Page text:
Alternatives to Standard Insurance: How Does Pay Per Mile Insurance Work?
Those of us looking for ways to save money often focus on are bills and how we can reduce them. We all want cheap car insurance and are frustrated by high rates and overwhelming premiums. Some of us simply don’t drive very often and resent having to pay so much for insurance when the car sits in the garage the majority of the time. There are also those of us who drive very carefully and want our auto insurance to be discounted for it. Are there options for us?
Pay-per-mile car insurance and telematics are popular options for people who drive infrequently. Pay-per-mile insurance gives you the ability to pay for the miles you put on your car, not more, not less. The way it works is that you hook up a device to your car that tracks the number of miles you drive per month. This amount is used to determine a per-mile rate. The per-mile rate is different from the base rate, which is derived in the traditional way and is based on the standard factors: age, vehicle, driving history, etc.
The biggest difference between pay-per-mile insurance and traditional insurance is that with the traditional form, your rate is not based heavily on how much you drive. With pay-per-mile insurance, your mileage is the most important factor used to determine your rate.
Unfortunately, this cost-effective way of insuring your car is not offered by many insurance companies. Some of the bigger companies use telematics tracking instead of pay-per-mile tracking.
What Is Telematics? Pay-Per-Mile vs Telematics
Telematics is similar to pay-per-mile insurance but slightly different. Telematics relies heavily on driving behavior to determine your car insurance rate. On the contrary, pay-per-mile focuses on mileage. Whereas the pay-per-mile gadget tracks miles driven, the telematics tracker focuses on speeding, sharp turns and braking, late-night driving and more. Some popular options for telematics insurance include Progressive Snapshot, Allstate Drivewise, State Farm Drive Safe & Save and Nationwide SmartRide. On average consumers save anywhere between 5% and 50% on insurance.
Be sure you’re not overestimating your driving habits. It’s not unheard of for people to experience rate hikes when transitioning to telematics because they drive carelessly by speeding or braking frequently.
Here’s how telematics work: You get a device from the insurer and install the device in the data port of your car. The gadget tracks driving distances only when it’s pay-per-mile and it tracks miles and habits/behaviors if it’s telematics. The information is transmitted to the insurance carrier, who then sets a premium based on the findings.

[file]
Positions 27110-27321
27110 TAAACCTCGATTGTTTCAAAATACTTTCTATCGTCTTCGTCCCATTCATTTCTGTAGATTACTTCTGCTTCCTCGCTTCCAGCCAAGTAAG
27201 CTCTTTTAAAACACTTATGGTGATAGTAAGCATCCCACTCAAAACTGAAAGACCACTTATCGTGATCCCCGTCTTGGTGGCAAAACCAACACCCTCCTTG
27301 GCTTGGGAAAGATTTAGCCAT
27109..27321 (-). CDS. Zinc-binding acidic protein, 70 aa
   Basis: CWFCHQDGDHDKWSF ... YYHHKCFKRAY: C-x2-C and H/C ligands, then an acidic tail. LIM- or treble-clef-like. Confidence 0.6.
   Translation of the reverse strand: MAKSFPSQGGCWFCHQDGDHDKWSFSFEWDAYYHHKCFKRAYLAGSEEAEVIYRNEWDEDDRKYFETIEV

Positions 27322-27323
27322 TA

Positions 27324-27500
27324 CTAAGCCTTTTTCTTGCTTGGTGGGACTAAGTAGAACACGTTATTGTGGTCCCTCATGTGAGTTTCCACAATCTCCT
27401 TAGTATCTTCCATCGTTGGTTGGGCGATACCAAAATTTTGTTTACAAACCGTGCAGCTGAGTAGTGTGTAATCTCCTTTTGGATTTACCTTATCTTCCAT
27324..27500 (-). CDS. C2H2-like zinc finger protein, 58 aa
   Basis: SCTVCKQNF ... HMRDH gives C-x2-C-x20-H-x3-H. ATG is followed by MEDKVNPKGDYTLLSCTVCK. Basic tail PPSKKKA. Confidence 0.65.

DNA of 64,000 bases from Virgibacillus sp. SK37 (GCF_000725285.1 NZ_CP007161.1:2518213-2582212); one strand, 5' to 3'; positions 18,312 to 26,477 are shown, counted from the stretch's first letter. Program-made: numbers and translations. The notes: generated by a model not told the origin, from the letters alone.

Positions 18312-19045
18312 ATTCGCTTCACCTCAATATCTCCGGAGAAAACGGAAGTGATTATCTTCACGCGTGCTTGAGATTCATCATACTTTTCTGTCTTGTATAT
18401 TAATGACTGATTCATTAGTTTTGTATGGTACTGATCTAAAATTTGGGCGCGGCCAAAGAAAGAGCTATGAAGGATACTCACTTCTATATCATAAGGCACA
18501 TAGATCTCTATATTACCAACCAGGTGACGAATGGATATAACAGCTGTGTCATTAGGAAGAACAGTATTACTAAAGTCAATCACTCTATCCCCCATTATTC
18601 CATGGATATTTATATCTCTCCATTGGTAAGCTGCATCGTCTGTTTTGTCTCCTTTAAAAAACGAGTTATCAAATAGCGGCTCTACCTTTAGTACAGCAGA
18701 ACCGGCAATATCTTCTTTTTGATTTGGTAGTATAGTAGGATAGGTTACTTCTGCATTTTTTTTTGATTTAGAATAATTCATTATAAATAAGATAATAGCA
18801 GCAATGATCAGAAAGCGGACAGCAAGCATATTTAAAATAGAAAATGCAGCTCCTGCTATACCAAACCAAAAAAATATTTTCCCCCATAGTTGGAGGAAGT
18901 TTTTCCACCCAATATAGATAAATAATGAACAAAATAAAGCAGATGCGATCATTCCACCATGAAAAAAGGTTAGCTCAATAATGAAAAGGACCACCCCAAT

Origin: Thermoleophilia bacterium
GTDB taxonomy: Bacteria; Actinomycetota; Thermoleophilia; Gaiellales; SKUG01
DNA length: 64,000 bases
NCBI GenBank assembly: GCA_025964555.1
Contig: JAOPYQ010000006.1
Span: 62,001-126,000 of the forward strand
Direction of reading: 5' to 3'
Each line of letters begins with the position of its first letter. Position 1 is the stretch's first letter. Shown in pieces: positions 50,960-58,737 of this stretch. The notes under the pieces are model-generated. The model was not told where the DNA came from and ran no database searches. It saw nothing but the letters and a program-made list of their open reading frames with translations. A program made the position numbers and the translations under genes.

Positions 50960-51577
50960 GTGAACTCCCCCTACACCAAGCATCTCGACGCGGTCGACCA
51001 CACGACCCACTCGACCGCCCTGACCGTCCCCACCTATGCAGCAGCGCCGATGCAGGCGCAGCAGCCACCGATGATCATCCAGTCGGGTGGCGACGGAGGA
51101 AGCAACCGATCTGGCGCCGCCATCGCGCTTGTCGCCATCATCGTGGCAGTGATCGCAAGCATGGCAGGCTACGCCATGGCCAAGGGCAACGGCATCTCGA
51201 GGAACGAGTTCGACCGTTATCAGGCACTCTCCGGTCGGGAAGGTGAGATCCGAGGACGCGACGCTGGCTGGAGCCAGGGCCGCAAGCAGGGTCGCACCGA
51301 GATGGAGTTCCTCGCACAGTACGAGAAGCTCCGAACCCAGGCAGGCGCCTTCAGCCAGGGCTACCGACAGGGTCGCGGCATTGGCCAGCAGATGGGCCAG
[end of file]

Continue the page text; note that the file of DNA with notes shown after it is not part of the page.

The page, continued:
Is Pay Per Mile Insurance Worth It?
Esurance and MetroMile are the only companies that offer pay-per-mile insurance, and they offer it in certain areas only. Metromile claims that it saves drivers $500 a year and only sells pay-per-mile insurance. Esurance offers standard car insurance as well as pay-per-mile insurance. Often, insurance models that use telematics devices are also referred to as pay-per-mile insurance as well.
When you elect a pay-per-mile car insurance policy, you’re not compromising your level of protection. You are simply mitigating risk by driving less and proving it. So, if you have comprehensive and collision coverage on your car, the details of your account stay the same.
As for the money you save, let’s give you an example of how the rate per mile s calculated. If you drive 100 miles per month at a rate of 5 cents per mile, you will be charged $5 for your month’s rate per mile. You’ll pay those $5 along with the standard base rate which is derived from the usual factors like age, where you live, etc.
Who Benefits from Pay-Per-Mile Insurance?
Not everyone benefits from pay-per-mile. If you put a lot of miles on your car, this option is not for you. The less you drive, the better off you are with pay-per-mile insurance. Generally speaking, drivers who put less than 12,000 miles a year on their car should consider this. If you put more than 12,000 miles on your car each year, it’ll be much more expensive than regular auto insurance. But if you drive about 5000-7000 miles a year, you can get a very low rate.
Is Pay-Per-Mile Insurance Better Than a Low-Mileage Discount?